Political parties and leaders: Armenian National Movement or ANM [Ararat ZURABYAN]; Armenian People's Party [Tigran KARAPETYAN]; Armenian Ramkavar Azadagan Party Alliance or HRAK (includes former Dashink Party, National Revival Party, and Ramkavar Liberal Party); Armenian Revolutionary Federation ("Dashnak" Party) or ARF [Hrant MARKARYAN]; Heritage Party [Raffi HOVHANNISYAN]; National Democratic Party [Shavarsh KOCHARIAN]; National Democratic Union or NDU [Vazgen MANUKIAN]; National Unity Party [Artashes GEGHAMYAN]; People's Party of Armenia [Stepan DEMIRCHYAN]; Prosperous Armenia [Gagik TSAROUKYAN]; Republic Party [Aram SARKISYAN]; Republican Party of Armenia or HHK [Serzh SARGSYAN]; Rule of Law Party (Orinats Yerkir) [Artur BAGHDASARYAN]; Union of Constitutional Rights [Hrant KHACHATURYAN]; United Labor Party [Gurgen ARSENYAN]
Political pressure groups and leaders: Yerkrapah Union [Manvel GRIGORIAN], Aylentrank (Impeachment) [Nikol PASHINYAN]
International organization participation: ACCT (observer), ADB, BSEC, CE, CIS, CSTO, EAEC (observer), EAPC, EBRD, FAO, GCTU, IAEA, IBRD, ICAO, ICCt (signatory), ICRM, IDA, IFAD, IFC, IFRCS, ILO, IMF, Interpol, IOC, IOM, IPU, ISO, ITSO, ITU, MIGA, NAM (observer), OAS (observer), OIF (observer), OPCW, OSCE, PFP, UN, UNCTAD, UNESCO, UNIDO, UNWTO, UPU, WCO, WFTU, WHO, WIPO, WMO, WTO
Diplomatic representation in the US: chief of mission: Ambassador Tatoul MARKARIAN
chancery: 2225 R Street NW, Washington, DC 20008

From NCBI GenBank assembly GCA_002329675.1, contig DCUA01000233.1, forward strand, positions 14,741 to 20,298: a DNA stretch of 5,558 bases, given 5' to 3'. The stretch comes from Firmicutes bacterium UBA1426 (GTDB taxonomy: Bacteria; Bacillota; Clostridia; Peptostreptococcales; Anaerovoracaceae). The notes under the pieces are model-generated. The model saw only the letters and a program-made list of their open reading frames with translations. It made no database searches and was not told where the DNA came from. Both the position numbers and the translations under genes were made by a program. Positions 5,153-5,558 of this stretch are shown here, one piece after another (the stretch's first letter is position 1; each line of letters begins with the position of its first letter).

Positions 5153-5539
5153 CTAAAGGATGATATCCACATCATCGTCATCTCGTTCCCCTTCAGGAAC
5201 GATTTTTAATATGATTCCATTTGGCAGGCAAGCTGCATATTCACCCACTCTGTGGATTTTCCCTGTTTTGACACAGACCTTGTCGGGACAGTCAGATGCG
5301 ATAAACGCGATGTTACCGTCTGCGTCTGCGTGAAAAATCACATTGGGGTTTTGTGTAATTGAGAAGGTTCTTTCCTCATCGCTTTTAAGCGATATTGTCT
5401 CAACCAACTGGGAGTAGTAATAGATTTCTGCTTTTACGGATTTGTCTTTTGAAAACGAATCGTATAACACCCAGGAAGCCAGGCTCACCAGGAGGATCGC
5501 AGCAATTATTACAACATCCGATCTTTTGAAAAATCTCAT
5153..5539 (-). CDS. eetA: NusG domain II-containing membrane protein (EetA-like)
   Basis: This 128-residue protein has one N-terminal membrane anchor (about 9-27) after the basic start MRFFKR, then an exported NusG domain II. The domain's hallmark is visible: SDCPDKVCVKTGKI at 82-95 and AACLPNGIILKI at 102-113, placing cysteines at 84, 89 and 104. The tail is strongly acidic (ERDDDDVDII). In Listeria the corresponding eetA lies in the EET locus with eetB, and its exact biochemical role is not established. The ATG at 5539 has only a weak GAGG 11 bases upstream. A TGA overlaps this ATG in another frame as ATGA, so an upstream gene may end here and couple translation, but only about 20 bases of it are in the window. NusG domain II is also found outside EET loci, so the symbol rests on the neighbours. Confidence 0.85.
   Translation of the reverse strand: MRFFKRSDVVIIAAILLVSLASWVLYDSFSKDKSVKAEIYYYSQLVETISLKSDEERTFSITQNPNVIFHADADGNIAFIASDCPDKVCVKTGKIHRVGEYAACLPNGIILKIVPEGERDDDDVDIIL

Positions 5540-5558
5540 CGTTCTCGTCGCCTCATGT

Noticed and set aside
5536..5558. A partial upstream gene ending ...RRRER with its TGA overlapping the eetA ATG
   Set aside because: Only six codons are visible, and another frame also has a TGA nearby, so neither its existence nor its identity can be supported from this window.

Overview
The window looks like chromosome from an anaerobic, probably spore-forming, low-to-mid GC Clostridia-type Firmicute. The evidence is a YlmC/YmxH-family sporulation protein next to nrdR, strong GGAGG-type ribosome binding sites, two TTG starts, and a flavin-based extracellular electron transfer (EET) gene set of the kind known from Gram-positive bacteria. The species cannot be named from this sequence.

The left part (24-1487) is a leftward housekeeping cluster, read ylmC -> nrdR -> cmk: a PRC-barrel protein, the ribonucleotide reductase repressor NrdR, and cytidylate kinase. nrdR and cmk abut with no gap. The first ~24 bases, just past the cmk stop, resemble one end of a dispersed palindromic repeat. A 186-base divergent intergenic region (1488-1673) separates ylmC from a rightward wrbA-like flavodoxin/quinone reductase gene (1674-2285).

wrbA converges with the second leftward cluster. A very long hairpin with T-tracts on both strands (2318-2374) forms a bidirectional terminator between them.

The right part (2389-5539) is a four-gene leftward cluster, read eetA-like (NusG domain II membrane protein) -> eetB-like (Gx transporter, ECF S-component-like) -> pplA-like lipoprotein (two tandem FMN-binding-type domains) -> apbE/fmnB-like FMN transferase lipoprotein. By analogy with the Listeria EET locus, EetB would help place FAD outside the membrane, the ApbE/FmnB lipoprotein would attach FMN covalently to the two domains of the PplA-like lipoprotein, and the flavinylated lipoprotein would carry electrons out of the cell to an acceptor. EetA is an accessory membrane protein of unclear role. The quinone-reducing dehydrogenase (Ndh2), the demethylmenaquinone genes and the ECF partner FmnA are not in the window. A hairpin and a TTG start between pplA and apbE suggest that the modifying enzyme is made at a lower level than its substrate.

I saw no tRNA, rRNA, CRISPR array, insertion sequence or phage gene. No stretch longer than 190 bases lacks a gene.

telephone: [1] (202) 319-1976
FAX: [1] (202) 319-2982
consulate(s) general: Los Angeles
Diplomatic representation from the US: chief of mission: Ambassador Joseph S. PENNINGTON
embassy: 1 American Ave., Yerevan 0082
mailing address: American Embassy Yerevan, US Department of State, 7020 Yerevan Place, Washington, DC 20521-7020
telephone: [374](10) 464-700
FAX: [374](10) 464-742
Flag description: three equal horizontal bands of red (top), blue, and orange
Culture

Armenians have their own distinctive alphabet and language. The alphabet was invented in 405 AD by Saint Mesrob Mashtots and consists of thirty-eight letters, two of which were added during the Cilician period. 96% of the people in the country speak Armenian, while 75.8% of the population additionally speaks Russian although English is becoming increasingly popular.

The work Song of the Italian Girl by 19th century Armenian poet Mikael Nalbandian served as the inspiration for the Armenian national anthem Mer Hayrenik.

Music and the arts

The National Art Gallery in Yerevan has more than 16,000 works that date back to the Middle Ages. The Modern Art Museum, the Children’s Picture Gallery, and the Martiros Saryan Museum are only a few of the other noteworthy collections. Moreover, many private galleries are in operation, with many more opening each year. They feature rotating exhibitions and sales.

The Armenian Philharmonic Orchestra performs at the refurbished city Opera House. In addition, several chamber ensembles are highly regarded for their musicianship, including the National Chamber Orchestra of Armenia and the Serenade Orchestra. Classical music can also be heard at one of several smaller venues, including the Yerevan Komitas State Conservatory and the Chamber Orchestra Hall. Jazz is popular, especially in the summer when live performances are a regular occurrence at one of the city’s many outdoor cafés.

Yerevan's Vernisage (arts and crafts market), close to Republic Square, bustles with hundreds of vendors selling a variety of crafts on weekends and Wednesdays (though the selection is much reduced mid-week). The market offers woodcarving, antiques, fine lace, and the hand-knotted wool carpets and kilims that are a Caucasus specialty. Obsidian, which is found locally, is crafted into assortment of jewellery and ornamental objects. Armenian gold smithery enjoys a long tradition, populating one corner of the market with a selection of gold items. Soviet relics and souvenirs of recent Russian manufacture—nesting dolls, watches, enamel boxes and so on, are also available at the Vernisage.